The unseeded Sonego recovered from 0-40 down in the fifth game of the match and secured victory when the seventh-seeded Bublik sent a backhand return long.

He then danced on court as he celebrated a perfect tournament where he also beat defending champion Hubert Hurkacz in the semifinals.

Sonego’s win will move him up 21 places in the ATP rankings and into 44th place.

Samsonova beats Zheng to win 3rd WTA title in 2 months

Toray Pan Pacific Open - Day Seven
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TOKYO – Liudmila Samsonova extended a remarkable summer run by clinching her third title in two months after beating rising Chinese player Zheng Qinwen 7-5, 7-5 at the Toray Pan Pacific Open.

No. 30-ranked Samsonova won in Washington and Cleveland in August and also reached the fourth round of the U.S. Open. The 23-year-old has now won 18 of her last 19 matches and didn’t drop a set in Tokyo.

“It’s amazing. I think I need a little bit of time to realize it, but it’s unbelievable,” Samsonova said. “It was like a nervous match today. I was really prepared physically but I was tired mentally because I was playing singles and doubles every day. I’m very happy with the way I managed the pressure.”

Samsonova added that the exclusion of Russian players from Wimbledon had helped her game though she stopped short of supporting the move.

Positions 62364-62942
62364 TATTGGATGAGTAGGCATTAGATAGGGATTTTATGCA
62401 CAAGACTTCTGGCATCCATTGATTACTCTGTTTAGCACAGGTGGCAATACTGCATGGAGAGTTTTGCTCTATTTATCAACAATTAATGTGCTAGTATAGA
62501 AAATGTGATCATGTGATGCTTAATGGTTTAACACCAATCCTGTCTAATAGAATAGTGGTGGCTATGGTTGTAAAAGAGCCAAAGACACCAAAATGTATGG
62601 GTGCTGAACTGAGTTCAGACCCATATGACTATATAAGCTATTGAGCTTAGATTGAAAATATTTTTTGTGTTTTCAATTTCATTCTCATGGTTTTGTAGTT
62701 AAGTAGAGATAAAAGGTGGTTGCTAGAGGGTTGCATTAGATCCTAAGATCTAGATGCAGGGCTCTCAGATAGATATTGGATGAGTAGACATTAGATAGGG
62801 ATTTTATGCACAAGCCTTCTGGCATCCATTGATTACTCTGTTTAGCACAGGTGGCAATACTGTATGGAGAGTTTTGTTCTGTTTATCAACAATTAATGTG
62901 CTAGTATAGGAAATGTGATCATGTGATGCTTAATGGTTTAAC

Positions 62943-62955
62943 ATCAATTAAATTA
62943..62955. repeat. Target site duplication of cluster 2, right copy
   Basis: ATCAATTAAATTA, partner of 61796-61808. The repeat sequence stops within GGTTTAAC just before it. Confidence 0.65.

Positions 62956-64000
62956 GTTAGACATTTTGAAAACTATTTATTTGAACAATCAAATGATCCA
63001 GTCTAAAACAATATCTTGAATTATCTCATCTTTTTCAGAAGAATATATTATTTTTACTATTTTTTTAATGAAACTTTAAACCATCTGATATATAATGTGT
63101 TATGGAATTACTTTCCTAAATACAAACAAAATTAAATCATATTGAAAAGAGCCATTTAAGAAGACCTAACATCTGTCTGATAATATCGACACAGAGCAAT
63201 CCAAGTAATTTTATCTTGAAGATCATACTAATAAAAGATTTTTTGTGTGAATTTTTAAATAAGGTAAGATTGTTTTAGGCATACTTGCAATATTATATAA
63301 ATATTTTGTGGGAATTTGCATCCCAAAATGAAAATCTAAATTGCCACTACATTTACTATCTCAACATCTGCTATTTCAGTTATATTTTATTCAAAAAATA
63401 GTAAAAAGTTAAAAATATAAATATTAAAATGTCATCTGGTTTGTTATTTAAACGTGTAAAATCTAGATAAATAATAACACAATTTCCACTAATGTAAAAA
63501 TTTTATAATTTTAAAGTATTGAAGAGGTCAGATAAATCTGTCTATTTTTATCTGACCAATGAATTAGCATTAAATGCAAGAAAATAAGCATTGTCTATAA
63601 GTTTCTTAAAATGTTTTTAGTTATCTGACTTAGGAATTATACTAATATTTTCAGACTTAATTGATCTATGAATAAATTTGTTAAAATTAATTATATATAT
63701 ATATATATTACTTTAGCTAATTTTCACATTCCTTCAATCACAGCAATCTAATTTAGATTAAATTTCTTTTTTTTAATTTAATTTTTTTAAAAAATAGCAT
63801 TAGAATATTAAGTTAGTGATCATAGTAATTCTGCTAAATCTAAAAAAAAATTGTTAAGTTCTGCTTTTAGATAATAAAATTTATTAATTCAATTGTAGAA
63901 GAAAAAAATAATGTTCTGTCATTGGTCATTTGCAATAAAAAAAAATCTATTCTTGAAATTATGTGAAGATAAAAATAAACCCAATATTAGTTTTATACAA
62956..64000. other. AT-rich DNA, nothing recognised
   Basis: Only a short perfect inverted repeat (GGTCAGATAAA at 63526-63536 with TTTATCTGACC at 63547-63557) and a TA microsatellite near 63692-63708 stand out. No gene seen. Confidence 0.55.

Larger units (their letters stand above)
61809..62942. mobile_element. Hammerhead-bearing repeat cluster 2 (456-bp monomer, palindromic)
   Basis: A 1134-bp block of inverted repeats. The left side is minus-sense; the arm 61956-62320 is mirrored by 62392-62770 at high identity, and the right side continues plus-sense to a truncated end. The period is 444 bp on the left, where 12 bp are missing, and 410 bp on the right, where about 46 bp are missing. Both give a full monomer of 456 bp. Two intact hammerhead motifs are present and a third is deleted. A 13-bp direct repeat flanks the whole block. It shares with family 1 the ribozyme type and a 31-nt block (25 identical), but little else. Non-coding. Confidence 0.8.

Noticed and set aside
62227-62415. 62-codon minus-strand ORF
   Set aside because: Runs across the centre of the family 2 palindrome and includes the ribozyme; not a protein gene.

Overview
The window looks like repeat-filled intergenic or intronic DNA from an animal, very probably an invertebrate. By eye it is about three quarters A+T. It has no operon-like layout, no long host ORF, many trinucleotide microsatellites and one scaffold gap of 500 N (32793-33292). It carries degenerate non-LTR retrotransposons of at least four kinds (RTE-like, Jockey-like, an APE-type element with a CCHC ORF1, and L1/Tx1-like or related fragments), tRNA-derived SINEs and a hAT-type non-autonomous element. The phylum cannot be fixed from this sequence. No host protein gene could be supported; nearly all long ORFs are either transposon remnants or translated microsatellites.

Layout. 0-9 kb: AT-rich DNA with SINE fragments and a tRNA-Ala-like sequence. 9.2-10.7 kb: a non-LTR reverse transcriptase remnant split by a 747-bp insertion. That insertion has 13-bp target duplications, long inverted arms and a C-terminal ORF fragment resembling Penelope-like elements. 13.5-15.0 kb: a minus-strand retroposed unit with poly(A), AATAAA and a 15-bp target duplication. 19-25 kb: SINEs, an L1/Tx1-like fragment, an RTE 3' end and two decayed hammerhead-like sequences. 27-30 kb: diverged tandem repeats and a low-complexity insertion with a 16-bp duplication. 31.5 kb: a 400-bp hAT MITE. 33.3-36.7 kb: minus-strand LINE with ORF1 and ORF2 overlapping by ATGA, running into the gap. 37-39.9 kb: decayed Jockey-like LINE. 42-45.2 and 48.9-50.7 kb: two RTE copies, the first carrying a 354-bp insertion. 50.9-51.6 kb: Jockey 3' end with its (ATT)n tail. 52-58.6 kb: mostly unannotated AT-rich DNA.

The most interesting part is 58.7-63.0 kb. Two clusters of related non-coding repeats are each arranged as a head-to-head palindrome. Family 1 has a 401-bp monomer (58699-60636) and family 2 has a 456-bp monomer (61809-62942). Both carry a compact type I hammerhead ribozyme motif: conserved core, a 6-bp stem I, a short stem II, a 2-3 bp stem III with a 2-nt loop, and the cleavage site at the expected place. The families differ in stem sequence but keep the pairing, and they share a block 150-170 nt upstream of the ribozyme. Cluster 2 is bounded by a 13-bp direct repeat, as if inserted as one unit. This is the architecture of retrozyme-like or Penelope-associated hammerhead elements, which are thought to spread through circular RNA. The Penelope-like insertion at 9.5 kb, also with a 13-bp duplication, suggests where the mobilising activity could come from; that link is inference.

“Wimbledon for me is the best tournament. I love it. The news really impacted me. I had one month without a tournament so I thought let’s work,” she said, adding: “I don’t agree that politics should be involved in sports because it’s unfair.”

The match between two power hitters with big serves was close throughout but Samsonova was striking the ball cleaner and stronger.

Zheng, who ousted top-seeded Paula Badosa and No. 4-seeded Veronika Kudermetova, was broken in the first set after giving up her first double fault on deuce in the 11th game.

Samsonova, who defeated Wimbledon champion Elena Rybakina in the first round and former world No. 1 Garbine Muguruza in the quarterfinals, then sent a perfect forehand that landed in the right-hand corner of the court to break the 19-year-old and go 6-5 up. She took the first set with another strong service game that included her third ace.

Zheng was the first to crack in the second set when she handed Samsonova free points with two double-faults in the fifth game. A double-fault by the Russian saw her drop to 0-40 in the next game and the No. 36-ranked Chinese broke back to level at 3-3.

As in the first set, Zheng was broken in the 11th game. A long forehand at deuce gave Samsonova a breakpoint and she converted it with a crosscourt forehand that sent her opponent the wrong way. Samsonova then won her next game to love after three errors by Zheng, clinching the match 7-5, 7-5.

Samsonova has now won all of the finals she has appeared in.

In reaching the final, Zheng became the youngest Chinese finalist at a tour-level event, beating the mark set by Peng Shuai.